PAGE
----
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MCHD Paramedic Podcast

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The MCHD Paramedic Podcast is a place for prehospital providers to discuss best practices and offer clinical insights relevant to our daily practice. MCHD Medical Directors Dr. Robert Dickson and Dr. Casey Patrick invite you to explore the many aspects of prehospital care. Along the way you can expect guest appearances by some of the brightest minds that influence modern EMS.

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The MCHD Paramedic Podcast is a place for prehospital providers to discuss best practices and offer clinical insights relevant to our daily practice. MCHD Medical Directors Dr. Robert Dickson and Dr. Casey Patrick invite you to explore the many aspects of prehospital care. Along the way you can expect guest appearances by some of the brightest minds that influence modern EMS.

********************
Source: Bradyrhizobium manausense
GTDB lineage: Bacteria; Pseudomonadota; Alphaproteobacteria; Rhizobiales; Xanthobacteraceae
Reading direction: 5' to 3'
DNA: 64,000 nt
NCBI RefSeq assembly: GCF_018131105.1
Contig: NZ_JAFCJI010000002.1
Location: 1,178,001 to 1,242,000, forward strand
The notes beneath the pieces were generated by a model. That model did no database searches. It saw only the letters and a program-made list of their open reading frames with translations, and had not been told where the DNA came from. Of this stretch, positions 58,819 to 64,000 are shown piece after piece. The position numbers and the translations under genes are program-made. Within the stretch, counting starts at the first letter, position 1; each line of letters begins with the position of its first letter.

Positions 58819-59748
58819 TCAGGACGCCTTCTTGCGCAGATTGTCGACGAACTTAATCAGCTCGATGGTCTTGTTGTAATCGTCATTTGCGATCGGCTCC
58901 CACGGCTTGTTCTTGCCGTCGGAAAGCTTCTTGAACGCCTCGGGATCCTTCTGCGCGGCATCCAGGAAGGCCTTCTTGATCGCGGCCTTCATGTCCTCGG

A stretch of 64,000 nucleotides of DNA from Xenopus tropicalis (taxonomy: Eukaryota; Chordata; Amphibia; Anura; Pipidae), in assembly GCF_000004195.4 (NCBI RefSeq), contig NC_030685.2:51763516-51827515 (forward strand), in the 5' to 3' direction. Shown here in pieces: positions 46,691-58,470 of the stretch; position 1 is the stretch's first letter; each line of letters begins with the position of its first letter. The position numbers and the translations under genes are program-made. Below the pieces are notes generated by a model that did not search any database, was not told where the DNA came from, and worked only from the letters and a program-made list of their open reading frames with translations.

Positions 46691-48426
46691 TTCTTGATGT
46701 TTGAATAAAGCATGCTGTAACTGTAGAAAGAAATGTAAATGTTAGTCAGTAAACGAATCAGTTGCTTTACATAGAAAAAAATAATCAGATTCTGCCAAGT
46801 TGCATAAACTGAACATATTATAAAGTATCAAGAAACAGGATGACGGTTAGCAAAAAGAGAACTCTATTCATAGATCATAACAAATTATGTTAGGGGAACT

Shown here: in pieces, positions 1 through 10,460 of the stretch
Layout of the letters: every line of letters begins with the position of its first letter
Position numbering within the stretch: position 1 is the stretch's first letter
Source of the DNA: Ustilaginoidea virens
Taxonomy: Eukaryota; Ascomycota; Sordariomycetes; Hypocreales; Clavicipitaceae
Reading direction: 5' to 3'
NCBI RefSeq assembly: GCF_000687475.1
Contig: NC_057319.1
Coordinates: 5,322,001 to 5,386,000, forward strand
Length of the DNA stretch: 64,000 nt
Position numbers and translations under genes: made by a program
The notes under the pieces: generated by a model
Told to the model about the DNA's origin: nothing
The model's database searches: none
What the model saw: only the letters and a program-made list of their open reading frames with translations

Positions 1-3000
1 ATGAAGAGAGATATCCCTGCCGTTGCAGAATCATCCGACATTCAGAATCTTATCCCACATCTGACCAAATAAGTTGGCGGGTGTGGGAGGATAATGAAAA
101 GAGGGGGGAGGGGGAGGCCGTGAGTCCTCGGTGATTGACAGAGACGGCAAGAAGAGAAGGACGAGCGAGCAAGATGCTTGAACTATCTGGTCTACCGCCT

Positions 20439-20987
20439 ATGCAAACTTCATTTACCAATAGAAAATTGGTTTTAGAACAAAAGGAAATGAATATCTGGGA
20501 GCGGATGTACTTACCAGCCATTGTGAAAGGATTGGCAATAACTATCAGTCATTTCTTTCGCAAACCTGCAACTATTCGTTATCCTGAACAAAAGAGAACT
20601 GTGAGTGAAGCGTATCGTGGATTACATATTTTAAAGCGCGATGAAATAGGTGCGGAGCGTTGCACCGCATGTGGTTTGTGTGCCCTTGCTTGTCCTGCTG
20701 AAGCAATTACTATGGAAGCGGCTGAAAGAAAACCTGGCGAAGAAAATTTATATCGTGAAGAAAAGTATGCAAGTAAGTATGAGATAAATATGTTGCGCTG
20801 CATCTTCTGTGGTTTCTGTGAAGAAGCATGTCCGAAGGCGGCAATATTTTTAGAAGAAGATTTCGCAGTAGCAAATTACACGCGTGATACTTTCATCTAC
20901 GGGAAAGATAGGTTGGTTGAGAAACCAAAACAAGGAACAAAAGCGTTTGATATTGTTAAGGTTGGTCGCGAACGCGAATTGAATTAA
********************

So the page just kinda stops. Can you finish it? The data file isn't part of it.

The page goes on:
iTunes Ratings

101 Ratings
Average Ratings
96
2
2
1
0

MCHD Paramedic podcast

By robsmith77 - Jul 11 2018
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An excellent podcast full of useful information no matter what your EMS level may be !

Perfect for busy people

By lgrillon - Apr 22 2018
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Great listen for the car, gym or home. Interesting and relevant topics with some excellent guests.

iTunes Ratings

101 Ratings
Average Ratings
96
2
2
1
0

MCHD Paramedic podcast

By robsmith77 - Jul 11 2018
Read more
An excellent podcast full of useful information no matter what your EMS level may be !

Perfect for busy people